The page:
|Posted on April 29, 2007 at 8:55 AM|
We have celebrity defendants in murder trials and celebrity candidates for elections, and can watch minor celebs on celebrity quiz or reality shows. And if the mainstream media is momentarily distracted from their meretricious doings by war or climate change, there are always specialist celeb mags and cable channels.
If there's one thing the fans love even more than a celebrated and worthless life it's an appropriately tawdry ending, preferably by overdose. Though I'd managed to be blissfully ignorant of Anna Nicole Smith?s existence, it became compulsory after it ended. As are the lives and lofty examples of our thuggish sports stars (now, there?s another devalued word) and the antics of the Barbie Doll army. Not to forget those other role models - the drug-addled models who totter like derelicts up and down the catwalks.
Semi-talented rock stars, boof-headed rugby players who treat women like dirt and gross businessmen whose claim to fame rests on obscene salaries join the conga line of those notorious for their notoriety.
What's going on here Are our lives so meaningless, so lacking in imagination or energy that we have to waste our time, money and neurons on this human trash It's a serious social illness if for no other reason than these useless idiots distract us from the achievements of people who really are worthy of our attention.
All this came to mind when I was helping launch the Caroline Chisholm Education Foundation in Melbourne, a marvellous venture to help kids over the hurdles. Chisholm was a secular saint, one of those indomitable women who profoundly changed the world around them, whether that world was Madras or Melbourne, Sydney or the bush. In her day she was cherished as a hero, a reputation gained through her work, not through a personal publicist. Now we see her face on our money - but not one in a hundred knows a damn thing about her.
Yet who isn't cursed with the knowledge of Paris Hilton This trashiest of all celebs makes the trailer trash on Jerry Springer look like European aristocracy. Eliminating junk email isn't the problem. How do we screen out all further reference to this megabrat.
Real fame, enduring fame, relates to achievement - whereas celebrity relates to ratings, cover stories and social pages. I'm not saying they don't blur and overlap, that mass marketing cannot commidify authentic, genuine fame and make it into nonsense - symbolised in the T-shirts of Einstein poking out his tongue at the celebrity he'd never wanted or sought. The full-time celeb wants and seeks nothing else.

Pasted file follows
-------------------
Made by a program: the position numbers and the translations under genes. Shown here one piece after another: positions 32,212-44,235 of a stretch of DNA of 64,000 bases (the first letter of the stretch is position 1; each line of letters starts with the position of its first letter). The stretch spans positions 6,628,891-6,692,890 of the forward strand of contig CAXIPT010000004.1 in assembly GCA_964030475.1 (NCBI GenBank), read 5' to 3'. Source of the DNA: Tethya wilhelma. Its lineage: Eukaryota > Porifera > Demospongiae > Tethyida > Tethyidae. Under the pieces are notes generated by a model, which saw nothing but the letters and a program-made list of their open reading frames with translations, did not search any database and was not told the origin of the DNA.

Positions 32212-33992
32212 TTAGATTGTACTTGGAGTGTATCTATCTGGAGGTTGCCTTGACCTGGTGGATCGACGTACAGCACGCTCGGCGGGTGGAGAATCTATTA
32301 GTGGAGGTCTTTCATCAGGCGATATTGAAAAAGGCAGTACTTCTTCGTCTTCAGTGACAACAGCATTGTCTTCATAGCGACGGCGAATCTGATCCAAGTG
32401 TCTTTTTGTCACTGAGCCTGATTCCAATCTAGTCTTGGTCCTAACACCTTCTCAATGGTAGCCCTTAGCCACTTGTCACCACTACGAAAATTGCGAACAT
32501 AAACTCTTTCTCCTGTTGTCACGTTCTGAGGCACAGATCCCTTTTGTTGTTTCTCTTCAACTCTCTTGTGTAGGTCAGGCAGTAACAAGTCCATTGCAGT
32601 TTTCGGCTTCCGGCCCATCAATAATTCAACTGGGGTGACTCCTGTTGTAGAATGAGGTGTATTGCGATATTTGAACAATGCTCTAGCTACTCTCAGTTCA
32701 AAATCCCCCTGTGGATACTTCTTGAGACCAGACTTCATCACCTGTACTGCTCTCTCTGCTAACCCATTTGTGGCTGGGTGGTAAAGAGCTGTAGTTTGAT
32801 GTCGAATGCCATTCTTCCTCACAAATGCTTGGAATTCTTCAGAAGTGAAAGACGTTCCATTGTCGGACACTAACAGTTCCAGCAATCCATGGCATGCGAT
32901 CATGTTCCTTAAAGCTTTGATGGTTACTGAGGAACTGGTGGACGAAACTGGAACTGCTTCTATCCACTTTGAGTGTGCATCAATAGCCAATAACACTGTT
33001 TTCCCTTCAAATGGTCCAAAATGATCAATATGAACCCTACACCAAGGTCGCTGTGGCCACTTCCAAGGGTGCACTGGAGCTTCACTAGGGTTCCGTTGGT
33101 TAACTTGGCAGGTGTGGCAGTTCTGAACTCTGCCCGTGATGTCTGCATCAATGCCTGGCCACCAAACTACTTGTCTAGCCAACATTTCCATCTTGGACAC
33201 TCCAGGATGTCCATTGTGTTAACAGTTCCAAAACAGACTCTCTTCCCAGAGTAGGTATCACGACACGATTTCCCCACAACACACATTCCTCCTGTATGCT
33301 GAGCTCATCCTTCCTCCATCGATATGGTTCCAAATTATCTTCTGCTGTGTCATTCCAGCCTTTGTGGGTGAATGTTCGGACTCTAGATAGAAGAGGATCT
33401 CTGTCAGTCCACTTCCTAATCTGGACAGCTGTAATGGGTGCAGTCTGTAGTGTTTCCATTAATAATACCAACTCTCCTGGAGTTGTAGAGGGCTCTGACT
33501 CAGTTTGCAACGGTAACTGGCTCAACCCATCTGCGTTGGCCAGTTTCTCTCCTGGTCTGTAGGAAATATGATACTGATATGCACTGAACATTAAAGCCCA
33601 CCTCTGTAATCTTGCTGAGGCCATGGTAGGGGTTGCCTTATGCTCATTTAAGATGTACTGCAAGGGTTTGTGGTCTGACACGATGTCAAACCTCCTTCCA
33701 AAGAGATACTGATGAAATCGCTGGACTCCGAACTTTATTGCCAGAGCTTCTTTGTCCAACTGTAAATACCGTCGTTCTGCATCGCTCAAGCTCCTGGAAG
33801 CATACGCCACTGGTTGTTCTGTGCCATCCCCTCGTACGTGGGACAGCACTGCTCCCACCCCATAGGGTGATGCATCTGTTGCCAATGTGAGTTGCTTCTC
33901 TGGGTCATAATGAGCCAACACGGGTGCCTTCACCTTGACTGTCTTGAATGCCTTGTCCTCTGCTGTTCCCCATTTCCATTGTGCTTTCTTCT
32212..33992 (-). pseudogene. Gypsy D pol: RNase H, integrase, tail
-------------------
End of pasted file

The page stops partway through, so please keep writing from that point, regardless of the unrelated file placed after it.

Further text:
Fame is often an unintended consequence of work in a lab, a jungle, a hospital, at the coalface of suffering. Whereas celebrity is pursued for its own sake, pulled along by a dog-team of showbiz hacks. At fever pitch for decades, the psychopathology of celebrity now seems a terminal disease - eclipsing the work of the unsung heroes who cure terminal diseases.
The opposite of fame isn't obscurity so much as infamy. (Somehow 'fame' seems inappropriate to a Hitler.) In a sense anonymity is the antonym of celebrity but, on another level, celebrity is its own opposite. The word evokes triviality, inconsequence, worthlessness. The only good thing Celebrity has the shelf-life of yoghurt. Celebrities are tissues (you choose between facial and toilet) compared to the chiselled marble of enduring reputation. Though as a trip to Westminster Abbey reminds us, even marble has its use-by date.
We live in an era when more US citizens vote for contestants on TV's American Idol than for their presidency (and then elect and re-elect a dolt like Dubyah), in a time when Paris Hilton defames both a hotel chain and a city, when Madonna can happily infringe the Vatican's copyright, and the Dalai Lama depends on the endorsement of Richard Gere. You wonder whether the weather is, after all, the greatest of human crises. Isn't the gush and tosh of celebrity culture (sic) every bit as threatening.
With climate change, we might all be drowned by rising sea levels. But
wouldn't you rather drown in seawater than in the rising tide of
Source: http://blogs.theaustralian.news.com.au/phillipadams/index.php/theaustralian/comments/why_celebrity_portraits_are_just_fake_art/ ( Saturday, April 28, 2007)